“We will know we’ve had success when we stop talking about women’s sport and start talking about sport,” said Jill Douglas, the veteran ITV sports broadcaster, speaking at iris’s The Business of Sport event recently. (For more, read WARC’s exclusive report: Will brands put their hands in their pockets for women’s sport?)
The key difference between women’s and men’s sport is not qualitative. For the most part, it boils down to raw numbers. The pay disparity is directly linked to athletes’ positions as walking billboards – brands have traditionally used them to build awareness off the back of the stars’ fame.
But usually, “the last thing [brands] need is awareness, because people know who they are”, argued iris’s managing director Laura Weston. She gave the example of Chevrolet – “Putting them on the shirt of Manchester United isn't going to do much more for their awareness; it’s engagement and sentiment that brands are now after”.
If you are viewing sport exclusively “through the lens of commercial or media that you’re going to get out of it,” then women’s sport may not be for you, she noted.
In Australia, Korean electronics company Samsung began to sponsor across the country’s pro netball clubs as well as the national side. The effect was to bring consumers a new story about the brand, about its pursuit of progress by putting the brand’s name next to important role models. It wasn’t flashy, but it was meaningful.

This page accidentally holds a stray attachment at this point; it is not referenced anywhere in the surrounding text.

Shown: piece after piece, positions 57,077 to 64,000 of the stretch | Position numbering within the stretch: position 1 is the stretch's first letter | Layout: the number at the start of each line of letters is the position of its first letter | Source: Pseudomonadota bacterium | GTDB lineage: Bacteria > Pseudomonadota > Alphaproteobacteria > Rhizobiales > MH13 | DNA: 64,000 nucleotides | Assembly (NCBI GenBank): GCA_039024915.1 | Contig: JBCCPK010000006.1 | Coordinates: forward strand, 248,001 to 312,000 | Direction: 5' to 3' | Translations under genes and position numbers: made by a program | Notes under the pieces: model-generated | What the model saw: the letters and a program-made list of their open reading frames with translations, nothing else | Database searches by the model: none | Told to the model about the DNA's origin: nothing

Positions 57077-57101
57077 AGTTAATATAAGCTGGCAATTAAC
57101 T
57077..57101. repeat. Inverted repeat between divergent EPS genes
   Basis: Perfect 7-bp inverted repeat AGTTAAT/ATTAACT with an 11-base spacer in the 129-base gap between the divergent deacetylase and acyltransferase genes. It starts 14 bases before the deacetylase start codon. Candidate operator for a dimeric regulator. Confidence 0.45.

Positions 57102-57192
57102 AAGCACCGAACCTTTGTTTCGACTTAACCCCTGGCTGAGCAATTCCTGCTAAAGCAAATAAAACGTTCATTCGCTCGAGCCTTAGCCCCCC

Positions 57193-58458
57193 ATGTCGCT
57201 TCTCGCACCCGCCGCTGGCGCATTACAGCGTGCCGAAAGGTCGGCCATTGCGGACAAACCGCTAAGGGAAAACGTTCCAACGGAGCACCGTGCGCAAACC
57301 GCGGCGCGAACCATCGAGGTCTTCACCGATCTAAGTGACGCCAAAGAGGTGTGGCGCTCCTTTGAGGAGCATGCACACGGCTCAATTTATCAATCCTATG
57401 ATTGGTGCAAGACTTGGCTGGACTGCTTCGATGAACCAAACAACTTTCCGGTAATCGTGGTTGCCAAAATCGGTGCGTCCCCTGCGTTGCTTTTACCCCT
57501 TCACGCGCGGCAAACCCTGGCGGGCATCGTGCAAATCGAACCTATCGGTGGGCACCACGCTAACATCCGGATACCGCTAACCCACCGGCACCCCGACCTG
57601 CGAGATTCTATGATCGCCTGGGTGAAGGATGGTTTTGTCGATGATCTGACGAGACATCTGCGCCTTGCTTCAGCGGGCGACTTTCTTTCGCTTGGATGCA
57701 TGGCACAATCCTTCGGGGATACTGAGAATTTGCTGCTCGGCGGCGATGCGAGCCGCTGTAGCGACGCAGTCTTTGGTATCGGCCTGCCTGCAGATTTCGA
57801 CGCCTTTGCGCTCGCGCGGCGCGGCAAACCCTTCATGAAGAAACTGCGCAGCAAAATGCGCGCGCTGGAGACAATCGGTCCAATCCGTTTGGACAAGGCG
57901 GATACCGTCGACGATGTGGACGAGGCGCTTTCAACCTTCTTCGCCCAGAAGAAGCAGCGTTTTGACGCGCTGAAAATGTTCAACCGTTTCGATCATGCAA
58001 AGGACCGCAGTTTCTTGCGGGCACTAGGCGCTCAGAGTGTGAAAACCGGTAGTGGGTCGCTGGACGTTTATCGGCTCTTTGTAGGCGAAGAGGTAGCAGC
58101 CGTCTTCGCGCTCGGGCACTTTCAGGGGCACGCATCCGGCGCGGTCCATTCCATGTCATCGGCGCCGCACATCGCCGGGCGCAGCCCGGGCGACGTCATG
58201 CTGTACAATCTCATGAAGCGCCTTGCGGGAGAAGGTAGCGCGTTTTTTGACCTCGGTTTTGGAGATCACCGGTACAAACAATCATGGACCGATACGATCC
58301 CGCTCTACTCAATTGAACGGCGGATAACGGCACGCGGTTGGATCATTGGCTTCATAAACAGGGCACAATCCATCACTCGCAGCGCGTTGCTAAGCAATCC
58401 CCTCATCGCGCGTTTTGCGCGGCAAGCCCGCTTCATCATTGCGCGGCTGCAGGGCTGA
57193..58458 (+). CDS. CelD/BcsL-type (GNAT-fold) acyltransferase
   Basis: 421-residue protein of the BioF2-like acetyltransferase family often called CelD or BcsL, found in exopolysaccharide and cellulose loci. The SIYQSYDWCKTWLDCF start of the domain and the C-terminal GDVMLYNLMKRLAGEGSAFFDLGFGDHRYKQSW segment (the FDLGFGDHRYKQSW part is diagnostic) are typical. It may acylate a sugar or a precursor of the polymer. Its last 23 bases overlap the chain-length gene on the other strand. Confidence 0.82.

Meanwhile, there is also the important position of women’s financial power, Sarah Horrox of Y Sport argued. As women tend to hold the family purse strings – alongside their own – this is a fundamental audience to speak to for most consumer brands.
No longer is women’s sport a minority pursuit. in the UK; the Women’s Euros semi-final, in which England played the Netherlands, drew 3.2m viewers to Channel 4. A similar number (2.6m) tuned in on a Saturday night to watch the finals of the Women’s Rugby World Cup.
“Finally,” said Weston, “we’ve got the proof.” But she added that progress is tempered by the fact that so many brands continue to be blind to the growing zeitgeist.
Sourced from WARC